My response to Twitter’s new Terms of Service agreement is more than 140 characters long, so, here ’tis, in blog-form:
I don’t like it. It’s a rights grab.
I’m not sure what their old TOS looked like, and for all I know, this was in there previously. However, let’s talk a bit about what’s there now and why it’s not cool.
Here’s the part I don’t like, under the “Your Rights” section:
You retain your rights to any Content you submit, post or display on or through the Services. By submitting, posting or displaying Content on or through the Services, you grant us a worldwide, non-exclusive, royalty-free license (with the right to sublicense) to use, copy, reproduce, process, adapt, modify, publish, transmit, display and distribute such Content in any and all media or distribution methods (now known or later developed).
They have a reassuring little “tip” below that, stating:
This license is you authorizing us to make your Tweets available to the rest of the world and to let others do the same. But what’s yours is yours – you own your content.
Yes, but that doesn’t address the whole thing. You own the content, but look again:
By submitting, posting or displaying Content on or through the Services, you grant us a worldwide, non-exclusive, royalty-free license (with the right to sublicense) to use, copy, reproduce, process, adapt, modify, publish, transmit, display and distribute such Content in any and all media or distribution methods (now known or later developed).
Bolded part mine. Let’s take ’em piece by piece:
- By submitting, posting or displaying Content on or through the Services
What that says is, “if you post 140 characters in that box and hit ‘update,’ you are agreeing to our Terms of Service.” You don’t have to sign any contracts, you don’t have to click an opt-in or opt-out button. Well, actually, you sort of do. The “update” button is your opt-in button. It’s like buying a piece of software, opening the shrink wrap, and seeing on the install CD that the act of opening the package constitues agreeing to the Terms of Service, whether you’ve read them or not. With Twitter, the only way to opt-out is to not use Twitter.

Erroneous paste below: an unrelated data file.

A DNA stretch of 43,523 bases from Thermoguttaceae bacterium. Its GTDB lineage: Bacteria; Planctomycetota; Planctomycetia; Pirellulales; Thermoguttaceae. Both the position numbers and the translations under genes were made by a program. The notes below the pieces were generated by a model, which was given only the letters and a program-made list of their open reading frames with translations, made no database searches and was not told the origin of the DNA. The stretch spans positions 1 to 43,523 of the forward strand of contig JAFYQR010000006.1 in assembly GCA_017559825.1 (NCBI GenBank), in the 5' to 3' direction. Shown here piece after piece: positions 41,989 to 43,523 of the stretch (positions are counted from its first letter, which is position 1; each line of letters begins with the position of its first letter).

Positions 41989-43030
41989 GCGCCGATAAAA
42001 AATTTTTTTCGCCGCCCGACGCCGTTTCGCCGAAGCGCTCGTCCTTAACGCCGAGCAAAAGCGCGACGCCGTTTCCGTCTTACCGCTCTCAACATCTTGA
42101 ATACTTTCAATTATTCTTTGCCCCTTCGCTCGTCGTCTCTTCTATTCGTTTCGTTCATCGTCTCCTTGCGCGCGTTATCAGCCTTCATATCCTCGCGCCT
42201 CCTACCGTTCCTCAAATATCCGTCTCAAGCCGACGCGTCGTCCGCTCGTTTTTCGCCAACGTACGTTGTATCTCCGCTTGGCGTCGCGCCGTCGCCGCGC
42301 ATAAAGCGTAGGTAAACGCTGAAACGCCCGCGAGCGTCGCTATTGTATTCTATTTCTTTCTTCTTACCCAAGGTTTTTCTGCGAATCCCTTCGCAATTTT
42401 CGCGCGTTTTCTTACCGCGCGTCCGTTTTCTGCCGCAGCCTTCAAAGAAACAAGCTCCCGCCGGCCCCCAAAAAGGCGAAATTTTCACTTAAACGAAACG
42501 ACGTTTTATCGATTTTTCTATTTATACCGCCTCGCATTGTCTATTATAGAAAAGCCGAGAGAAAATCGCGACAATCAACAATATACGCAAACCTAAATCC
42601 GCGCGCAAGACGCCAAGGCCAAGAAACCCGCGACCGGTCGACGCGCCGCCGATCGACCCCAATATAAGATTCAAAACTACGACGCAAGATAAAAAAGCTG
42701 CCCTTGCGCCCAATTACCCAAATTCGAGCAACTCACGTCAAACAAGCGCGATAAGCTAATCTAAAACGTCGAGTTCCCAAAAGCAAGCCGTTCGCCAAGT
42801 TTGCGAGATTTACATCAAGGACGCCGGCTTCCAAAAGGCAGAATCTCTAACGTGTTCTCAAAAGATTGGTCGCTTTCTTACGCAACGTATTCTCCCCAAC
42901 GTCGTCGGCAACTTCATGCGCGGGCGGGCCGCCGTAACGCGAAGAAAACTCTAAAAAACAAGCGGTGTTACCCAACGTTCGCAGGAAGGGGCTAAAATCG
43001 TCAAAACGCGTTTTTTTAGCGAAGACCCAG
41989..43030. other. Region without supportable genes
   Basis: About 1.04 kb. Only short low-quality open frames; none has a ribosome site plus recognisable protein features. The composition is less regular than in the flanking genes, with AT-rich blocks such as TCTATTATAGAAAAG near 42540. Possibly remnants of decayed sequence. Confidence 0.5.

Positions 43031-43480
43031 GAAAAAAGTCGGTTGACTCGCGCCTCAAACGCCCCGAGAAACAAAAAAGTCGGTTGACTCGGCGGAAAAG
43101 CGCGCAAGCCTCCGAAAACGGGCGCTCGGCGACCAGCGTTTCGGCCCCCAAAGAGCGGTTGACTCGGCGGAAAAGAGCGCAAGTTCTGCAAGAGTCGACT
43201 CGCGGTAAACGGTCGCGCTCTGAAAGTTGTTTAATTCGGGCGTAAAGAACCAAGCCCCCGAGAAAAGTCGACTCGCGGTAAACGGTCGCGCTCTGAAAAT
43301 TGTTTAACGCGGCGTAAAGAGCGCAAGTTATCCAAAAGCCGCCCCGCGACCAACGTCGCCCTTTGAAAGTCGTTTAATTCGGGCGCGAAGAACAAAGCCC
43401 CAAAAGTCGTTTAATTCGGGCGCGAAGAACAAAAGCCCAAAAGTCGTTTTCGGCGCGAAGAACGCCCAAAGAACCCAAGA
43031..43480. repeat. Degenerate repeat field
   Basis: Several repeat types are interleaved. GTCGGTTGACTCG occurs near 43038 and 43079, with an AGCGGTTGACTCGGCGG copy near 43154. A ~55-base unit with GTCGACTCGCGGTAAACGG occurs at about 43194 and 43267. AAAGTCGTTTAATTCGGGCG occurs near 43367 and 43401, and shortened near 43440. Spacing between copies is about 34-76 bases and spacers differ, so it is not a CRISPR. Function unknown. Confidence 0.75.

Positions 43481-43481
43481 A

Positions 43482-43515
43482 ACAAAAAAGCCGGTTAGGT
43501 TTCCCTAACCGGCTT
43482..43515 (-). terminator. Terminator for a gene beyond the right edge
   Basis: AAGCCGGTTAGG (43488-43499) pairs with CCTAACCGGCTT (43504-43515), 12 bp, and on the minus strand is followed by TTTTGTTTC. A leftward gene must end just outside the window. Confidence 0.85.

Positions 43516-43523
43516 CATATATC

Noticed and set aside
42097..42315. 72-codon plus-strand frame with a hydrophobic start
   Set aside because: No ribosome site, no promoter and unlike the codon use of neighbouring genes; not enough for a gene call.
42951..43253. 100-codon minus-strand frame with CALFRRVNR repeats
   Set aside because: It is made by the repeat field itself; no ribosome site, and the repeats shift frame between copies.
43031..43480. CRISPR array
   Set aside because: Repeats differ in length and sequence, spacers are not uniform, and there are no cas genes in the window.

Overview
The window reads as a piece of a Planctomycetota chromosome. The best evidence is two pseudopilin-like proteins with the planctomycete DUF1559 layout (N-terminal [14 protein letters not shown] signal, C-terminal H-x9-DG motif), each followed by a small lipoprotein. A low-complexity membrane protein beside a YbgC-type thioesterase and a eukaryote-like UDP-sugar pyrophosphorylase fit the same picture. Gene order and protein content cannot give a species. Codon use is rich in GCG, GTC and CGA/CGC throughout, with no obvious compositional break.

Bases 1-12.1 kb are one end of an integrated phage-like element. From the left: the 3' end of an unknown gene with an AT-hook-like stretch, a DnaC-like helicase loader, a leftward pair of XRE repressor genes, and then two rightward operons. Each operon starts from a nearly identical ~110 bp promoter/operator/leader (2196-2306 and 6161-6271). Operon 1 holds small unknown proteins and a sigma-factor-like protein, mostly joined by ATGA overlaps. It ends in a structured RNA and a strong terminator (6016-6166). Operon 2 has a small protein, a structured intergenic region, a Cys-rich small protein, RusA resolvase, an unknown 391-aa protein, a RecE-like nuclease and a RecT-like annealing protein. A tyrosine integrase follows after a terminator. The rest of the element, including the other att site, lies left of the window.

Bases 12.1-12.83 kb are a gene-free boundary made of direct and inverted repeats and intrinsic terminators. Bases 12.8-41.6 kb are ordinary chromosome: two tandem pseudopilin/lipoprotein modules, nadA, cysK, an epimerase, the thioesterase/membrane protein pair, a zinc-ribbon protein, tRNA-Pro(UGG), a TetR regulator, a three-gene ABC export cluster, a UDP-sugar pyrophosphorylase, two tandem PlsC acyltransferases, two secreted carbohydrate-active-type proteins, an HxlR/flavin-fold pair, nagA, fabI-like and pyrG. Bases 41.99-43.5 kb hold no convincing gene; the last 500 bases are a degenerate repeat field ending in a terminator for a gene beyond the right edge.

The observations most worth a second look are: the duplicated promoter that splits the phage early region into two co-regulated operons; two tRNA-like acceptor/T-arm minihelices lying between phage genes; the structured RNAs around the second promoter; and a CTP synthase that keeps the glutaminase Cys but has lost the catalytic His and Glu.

- you grant us a worldwide, non-exclusive, royalty-free license (with the right to sublicense)
That copyright of yours? The one they just said you retained? You’ve just given them license to use it. They’re not claiming your words, they’re claiming the right to reuse your words. So, sure, maybe they’ll be nice and attribute anything of mine they use to @falconesse, but they don’t have to. And royalty-free? Well, cats and kittens, that means they don’t have to pay you a single penny.
- to use, copy, reproduce, process, adapt, modify, publish, transmit, display and distribute such Content
“If there’s any synonym for reproducing we’ve missed, we’ll add it in later.” “Publishing’s” the term that most concerns me. Not that any of my tweets are worth inclusion anywhere, but let’s say they decided to publish a book of Twitticisms and collect the 100 wittiest tweets. Let’s say mine’s one of them. Under the Terms of Service, they can use it, without even letting me know they’re going to. And they don’t have to compensate me in any way.
Think about it: how many successful people and celebrities of all caliber are on Twitter right now? They could do a whole damned series if they wanted to: Cooking Tips from the Twitterati; Writing Tips from the Twitterverse; Political Twisdom. They don’t have to pay anyone a dime. So, say, Uncle Neil does a Q&A on writing one afternoon. The powers that be at Twitter, under these Terms of Service, can collect his replies into a book and publish it, and they don’t have to give Neil Gaiman a goddamned cent.
- in any and all media or distribution methods (now known or later developed).
What this last bit does is say “So, yeah, whatever way we might be able to disseminate information in the future? We can put your tweets out that way, too.” Think about it — fifty years ago, the publishing industry didn’t have to think about eBooks. Nowadays, they’re part of the contract. But what about books distributed through iPhones and other electronic media? New ways to distribute information are popping up faster than publishers can change their boilerplate contracts. Twitter’s covering their bases by saying “we can use anything that hasn’t been invented yet, when someone gets around to inventing it, to redistribute those tweets of yours that you granted us license to use.”
So, bottom line is pretty much caveat emptor. If you have a Twitter account, I suggest you don’t use it for your creative endeavors. I’ll be curious to see how the people who have been tweeting their novels and short stories will react. Because, y’know, if Twitter wants to, they can collect and republish those into their own anthology, and the authors have no way to argue against it, or collect payment for their own work. Sure, they’ve got the copyright. Doesn’t mean they retain the licenses.